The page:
"You can't improve what you can't measure"

So everything gets measured.

Take blood pressure. High blood pressure, known as hypertension, is called the "silent killer". It can wreak all sorts of damage to the body if not managed.

We know that high blood pressure is bad, but what does a blood pressure measurement really tell us about our health? Does a normal measurement mean you're healthy?

While the average blood pressure has stayed pretty steady since 1975, there's still reasonable disagreement about what you should do when your blood pressure isn't average. After all, genetics affect blood pressure. Blood pressure can vary by the time of day. And for some, just measuring blood pressure triggers a stress response causing it to increase. Trends, variance, and context all matter when understanding what blood pressure reveals about your health.

Still, the science is pretty clear: the closer your blood pressure is to the normal range, the better off you're statistically likely to be.

So normal blood pressure becomes the goal, and that's when things can go sideways. Blood pressure can become a false indicator of health. It can cause other dimensions of cardiovascular health to be ignored. It can lead to overmedication. Despite your intentions, your blood pressure goals might do more harm than good.

This phenomena is common enough there's even a name for it: Goodhart's law. Goodhart's law posits when a measure becomes a target, it ceases to be a good measure. Goals become subject to bias, corruption, and misunderstanding.

Throughout all manner of work and all walks of life (and especially in software), you'll find Goodhart's law rearing its ugly head. It can trip up the newbie, the experienced pro, and the pointy-headed guru alike.

Among a million different metrics software teams might capture, one of the most commonly captured is code coverage. Code coverage is a measure that tells you what code is exercised when testing. It can be evaluated at the project level, module level, class level, function level, and even individual lines of code. There are great tools that collect code coverage data and if you've got automated tests that run when you build, you may be able to collect code coverage data every time a developer commits. Powerful stuff.

And when you see what's covered and what's not, it's reasonable to want better code coverage. Because if we have good code coverage, we must have thorough testing. And if we have thorough testing, we must be building quality software. Right? So goals emerge: cover more, new commits must have tests that provide coverage, and so on.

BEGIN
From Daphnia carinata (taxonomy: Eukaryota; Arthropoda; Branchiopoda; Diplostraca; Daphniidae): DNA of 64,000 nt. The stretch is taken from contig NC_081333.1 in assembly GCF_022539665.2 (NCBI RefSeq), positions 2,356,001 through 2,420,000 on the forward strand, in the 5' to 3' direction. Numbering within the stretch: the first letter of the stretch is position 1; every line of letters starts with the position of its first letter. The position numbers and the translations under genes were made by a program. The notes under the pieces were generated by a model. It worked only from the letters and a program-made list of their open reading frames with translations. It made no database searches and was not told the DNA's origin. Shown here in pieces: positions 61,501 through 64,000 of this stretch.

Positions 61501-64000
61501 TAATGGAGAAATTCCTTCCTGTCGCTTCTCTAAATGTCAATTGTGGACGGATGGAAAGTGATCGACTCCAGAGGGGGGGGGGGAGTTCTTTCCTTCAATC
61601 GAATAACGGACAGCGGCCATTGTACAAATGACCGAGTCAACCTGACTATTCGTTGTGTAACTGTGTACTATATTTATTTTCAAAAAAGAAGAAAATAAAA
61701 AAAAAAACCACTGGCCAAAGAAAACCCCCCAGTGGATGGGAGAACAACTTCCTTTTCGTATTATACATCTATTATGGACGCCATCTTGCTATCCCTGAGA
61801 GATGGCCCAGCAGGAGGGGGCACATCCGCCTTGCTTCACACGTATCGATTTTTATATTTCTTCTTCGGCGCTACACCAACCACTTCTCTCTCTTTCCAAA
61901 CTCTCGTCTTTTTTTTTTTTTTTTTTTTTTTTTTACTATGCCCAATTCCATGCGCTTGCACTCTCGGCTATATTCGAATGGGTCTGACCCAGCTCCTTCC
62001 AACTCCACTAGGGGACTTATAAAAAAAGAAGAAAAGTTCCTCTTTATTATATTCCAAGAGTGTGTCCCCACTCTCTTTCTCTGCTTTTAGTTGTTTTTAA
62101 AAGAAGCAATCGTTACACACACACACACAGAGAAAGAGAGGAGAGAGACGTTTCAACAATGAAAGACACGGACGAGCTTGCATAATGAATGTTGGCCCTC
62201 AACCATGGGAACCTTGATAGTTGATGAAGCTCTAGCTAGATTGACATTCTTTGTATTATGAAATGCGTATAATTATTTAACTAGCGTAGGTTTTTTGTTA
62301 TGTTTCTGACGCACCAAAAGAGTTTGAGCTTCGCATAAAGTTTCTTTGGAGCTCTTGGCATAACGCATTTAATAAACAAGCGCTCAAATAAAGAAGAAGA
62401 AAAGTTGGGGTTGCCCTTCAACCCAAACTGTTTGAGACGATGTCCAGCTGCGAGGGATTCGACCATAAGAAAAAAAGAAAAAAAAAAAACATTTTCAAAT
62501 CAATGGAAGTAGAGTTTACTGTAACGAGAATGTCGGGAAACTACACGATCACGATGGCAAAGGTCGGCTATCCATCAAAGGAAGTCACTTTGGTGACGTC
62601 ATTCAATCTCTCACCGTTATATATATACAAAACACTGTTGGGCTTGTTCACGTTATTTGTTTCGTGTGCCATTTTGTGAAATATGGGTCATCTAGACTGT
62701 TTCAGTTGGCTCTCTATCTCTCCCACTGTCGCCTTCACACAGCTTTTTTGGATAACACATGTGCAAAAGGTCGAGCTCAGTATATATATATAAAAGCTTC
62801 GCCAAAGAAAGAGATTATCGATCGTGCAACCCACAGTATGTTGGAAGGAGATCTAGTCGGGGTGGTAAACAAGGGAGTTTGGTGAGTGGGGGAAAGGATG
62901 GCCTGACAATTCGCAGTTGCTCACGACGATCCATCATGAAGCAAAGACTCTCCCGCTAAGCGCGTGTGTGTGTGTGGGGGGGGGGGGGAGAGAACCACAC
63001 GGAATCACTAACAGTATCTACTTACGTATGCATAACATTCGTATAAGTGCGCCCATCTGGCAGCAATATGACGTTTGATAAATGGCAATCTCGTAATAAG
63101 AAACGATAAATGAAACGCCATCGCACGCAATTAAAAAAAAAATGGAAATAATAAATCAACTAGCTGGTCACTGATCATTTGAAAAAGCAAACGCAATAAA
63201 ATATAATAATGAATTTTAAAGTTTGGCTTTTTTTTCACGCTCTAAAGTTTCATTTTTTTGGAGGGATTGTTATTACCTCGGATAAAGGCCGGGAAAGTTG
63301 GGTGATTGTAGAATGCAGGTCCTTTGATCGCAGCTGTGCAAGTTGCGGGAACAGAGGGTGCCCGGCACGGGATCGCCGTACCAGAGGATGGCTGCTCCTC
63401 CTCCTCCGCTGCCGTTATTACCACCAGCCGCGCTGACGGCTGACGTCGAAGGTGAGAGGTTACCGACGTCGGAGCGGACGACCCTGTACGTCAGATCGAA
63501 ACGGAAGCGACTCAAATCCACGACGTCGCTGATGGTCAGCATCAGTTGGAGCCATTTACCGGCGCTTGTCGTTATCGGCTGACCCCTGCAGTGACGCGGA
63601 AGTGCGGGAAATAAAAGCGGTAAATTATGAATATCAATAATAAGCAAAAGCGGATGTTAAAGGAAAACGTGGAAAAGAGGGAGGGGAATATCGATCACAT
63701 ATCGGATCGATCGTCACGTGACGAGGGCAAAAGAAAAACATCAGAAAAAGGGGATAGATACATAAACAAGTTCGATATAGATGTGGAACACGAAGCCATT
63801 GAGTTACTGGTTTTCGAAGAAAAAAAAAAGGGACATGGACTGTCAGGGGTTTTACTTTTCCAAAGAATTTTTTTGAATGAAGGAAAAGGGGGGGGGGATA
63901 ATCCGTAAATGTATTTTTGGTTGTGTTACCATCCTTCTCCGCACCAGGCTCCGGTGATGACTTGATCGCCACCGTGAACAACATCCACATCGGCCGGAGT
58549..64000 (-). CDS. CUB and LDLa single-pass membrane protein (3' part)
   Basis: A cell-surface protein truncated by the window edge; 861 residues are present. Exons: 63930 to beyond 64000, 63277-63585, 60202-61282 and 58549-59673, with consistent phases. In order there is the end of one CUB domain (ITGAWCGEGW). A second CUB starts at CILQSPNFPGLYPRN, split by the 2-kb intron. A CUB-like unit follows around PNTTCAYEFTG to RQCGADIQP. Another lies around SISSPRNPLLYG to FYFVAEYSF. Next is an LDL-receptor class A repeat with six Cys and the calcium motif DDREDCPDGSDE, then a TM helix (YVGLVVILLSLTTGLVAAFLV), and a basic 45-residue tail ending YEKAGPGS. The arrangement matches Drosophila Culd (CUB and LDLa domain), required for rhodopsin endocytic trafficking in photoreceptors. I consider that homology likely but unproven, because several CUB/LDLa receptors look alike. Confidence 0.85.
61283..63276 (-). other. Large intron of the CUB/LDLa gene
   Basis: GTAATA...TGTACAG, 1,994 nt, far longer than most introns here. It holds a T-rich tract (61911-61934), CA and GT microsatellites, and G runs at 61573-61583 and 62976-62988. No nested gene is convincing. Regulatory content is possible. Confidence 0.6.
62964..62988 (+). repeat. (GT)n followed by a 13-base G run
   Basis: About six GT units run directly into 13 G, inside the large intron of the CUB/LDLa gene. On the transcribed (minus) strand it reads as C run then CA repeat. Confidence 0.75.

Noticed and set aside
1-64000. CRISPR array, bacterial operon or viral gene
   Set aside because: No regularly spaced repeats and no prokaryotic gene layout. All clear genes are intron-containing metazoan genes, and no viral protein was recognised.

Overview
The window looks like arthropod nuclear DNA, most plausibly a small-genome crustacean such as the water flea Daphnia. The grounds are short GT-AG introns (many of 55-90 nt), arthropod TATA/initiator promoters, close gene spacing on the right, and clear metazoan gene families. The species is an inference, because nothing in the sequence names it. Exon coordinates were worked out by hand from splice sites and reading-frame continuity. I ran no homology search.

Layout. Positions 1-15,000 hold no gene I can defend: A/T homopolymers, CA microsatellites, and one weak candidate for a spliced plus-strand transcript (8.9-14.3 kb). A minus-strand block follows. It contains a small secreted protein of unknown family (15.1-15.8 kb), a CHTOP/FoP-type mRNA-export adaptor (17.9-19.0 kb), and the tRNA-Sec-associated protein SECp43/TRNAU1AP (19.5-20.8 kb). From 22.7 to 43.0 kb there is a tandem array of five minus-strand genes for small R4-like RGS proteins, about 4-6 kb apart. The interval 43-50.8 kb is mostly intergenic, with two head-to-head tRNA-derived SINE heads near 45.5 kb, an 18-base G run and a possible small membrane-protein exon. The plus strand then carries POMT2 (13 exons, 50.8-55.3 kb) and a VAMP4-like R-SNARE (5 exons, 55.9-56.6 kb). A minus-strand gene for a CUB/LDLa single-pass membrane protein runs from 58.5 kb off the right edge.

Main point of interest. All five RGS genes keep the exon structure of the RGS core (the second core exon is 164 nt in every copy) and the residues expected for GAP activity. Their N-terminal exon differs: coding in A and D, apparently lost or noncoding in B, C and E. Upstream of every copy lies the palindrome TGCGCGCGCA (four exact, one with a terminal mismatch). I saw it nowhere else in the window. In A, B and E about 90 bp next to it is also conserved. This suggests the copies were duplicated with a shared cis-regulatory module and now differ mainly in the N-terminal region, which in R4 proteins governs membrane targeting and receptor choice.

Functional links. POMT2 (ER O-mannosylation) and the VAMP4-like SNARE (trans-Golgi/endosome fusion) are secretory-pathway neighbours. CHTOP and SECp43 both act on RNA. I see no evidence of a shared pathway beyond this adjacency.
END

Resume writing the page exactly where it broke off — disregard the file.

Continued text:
The danger is obvious - it's easy to create tests that cover a lot of code but that don't actually test anything. And that means if the goal is code coverage instead of well-tested software, corruption creeps in.

That doesn't mean code coverage isn't incredibly useful. While it's dangerous to use code coverage to make affirmations about your software quality, it provides universal benefit in telling you what's not being tested. Maybe your tests suck. Maybe they are great. Either way, code that isn't covered is code that isn't tested.

So we know code coverage can be valuable when used appropriately, but what about metrics like project size, complexity, velocity, bug counts, features delivered, test counts, build failures, customer complaints, and all the other ways we try to score our software? All of that data makes for pretty charts and dashboards, but does it tell us whether our software is any good?

It can, but not exactly.

Quality is ultimately subjective. A team making software for critical medical devices, for example, is going to have a different bar for quality than a team making software that makes fart noises. And that subjectivity is the lens through which all those metrics we capture are evaluated.

Like with blood pressure, your software metrics must be examined in context. You have to look at trends. You have to consider variance. And you have to resist the bias, corruption, and misunderstanding that will inevitably pollute your data.

If your team is not actively measuring code coverage or one of these other metrics, don't panic. You're in good company. Lots of teams, including some really good ones, don't have magic dashboards full of metrics and charts and graphs. And many of the teams that do don't interpret what they have effectively or constructively.

But measuring your software development effort and interpreting those results intelligently can help make you better. Just always be skeptical of what that data is telling you and especially skeptical of any measure that (deliberately or accidentally) turns into a goal.